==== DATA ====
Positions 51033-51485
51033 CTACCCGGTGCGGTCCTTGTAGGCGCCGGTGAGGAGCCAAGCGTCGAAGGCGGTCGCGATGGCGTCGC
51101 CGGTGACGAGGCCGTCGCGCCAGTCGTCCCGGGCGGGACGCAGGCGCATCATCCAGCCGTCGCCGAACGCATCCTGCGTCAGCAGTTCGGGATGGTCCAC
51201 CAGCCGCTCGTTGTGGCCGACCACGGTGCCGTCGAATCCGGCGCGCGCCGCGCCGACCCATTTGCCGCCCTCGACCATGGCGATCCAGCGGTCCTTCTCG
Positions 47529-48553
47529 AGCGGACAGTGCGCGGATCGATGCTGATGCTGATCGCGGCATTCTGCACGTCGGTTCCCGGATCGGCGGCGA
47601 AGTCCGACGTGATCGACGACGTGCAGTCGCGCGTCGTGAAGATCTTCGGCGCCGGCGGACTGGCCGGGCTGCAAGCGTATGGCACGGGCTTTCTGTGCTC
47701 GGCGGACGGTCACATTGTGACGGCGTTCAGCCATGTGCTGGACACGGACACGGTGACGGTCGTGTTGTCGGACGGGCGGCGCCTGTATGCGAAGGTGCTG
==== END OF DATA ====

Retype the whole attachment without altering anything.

Positions 51033-51485
51033 CTACCCGGTGCGGTCCTTGTAGGCGCCGGTGAGGAGCCAAGCGTCGAAGGCGGTCGCGATGGCGTCGC
51101 CGGTGACGAGGCCGTCGCGCCAGTCGTCCCGGGCGGGACGCAGGCGCATCATCCAGCCGTCGCCGAACGCATCCTGCGTCAGCAGTTCGGGATGGTCCAC
51201 CAGCCGCTCGTTGTGGCCGACCACGGTGCCGTCGAATCCGGCGCGCGCCGCGCCGACCCATTTGCCGCCCTCGACCATGGCGATCCAGCGGTCCTTCTCG
Positions 47529-48553
47529 AGCGGACAGTGCGCGGATCGATGCTGATGCTGATCGCGGCATTCTGCACGTCGGTTCCCGGATCGGCGGCGA
47601 AGTCCGACGTGATCGACGACGTGCAGTCGCGCGTCGTGAAGATCTTCGGCGCCGGCGGACTGGCCGGGCTGCAAGCGTATGGCACGGGCTTTCTGTGCTC
47701 GGCGGACGGTCACATTGTGACGGCGTTCAGCCATGTGCTGGACACGGACACGGTGACGGTCGTGTTGTCGGACGGGCGGCGCCTGTATGCGAAGGTGCTG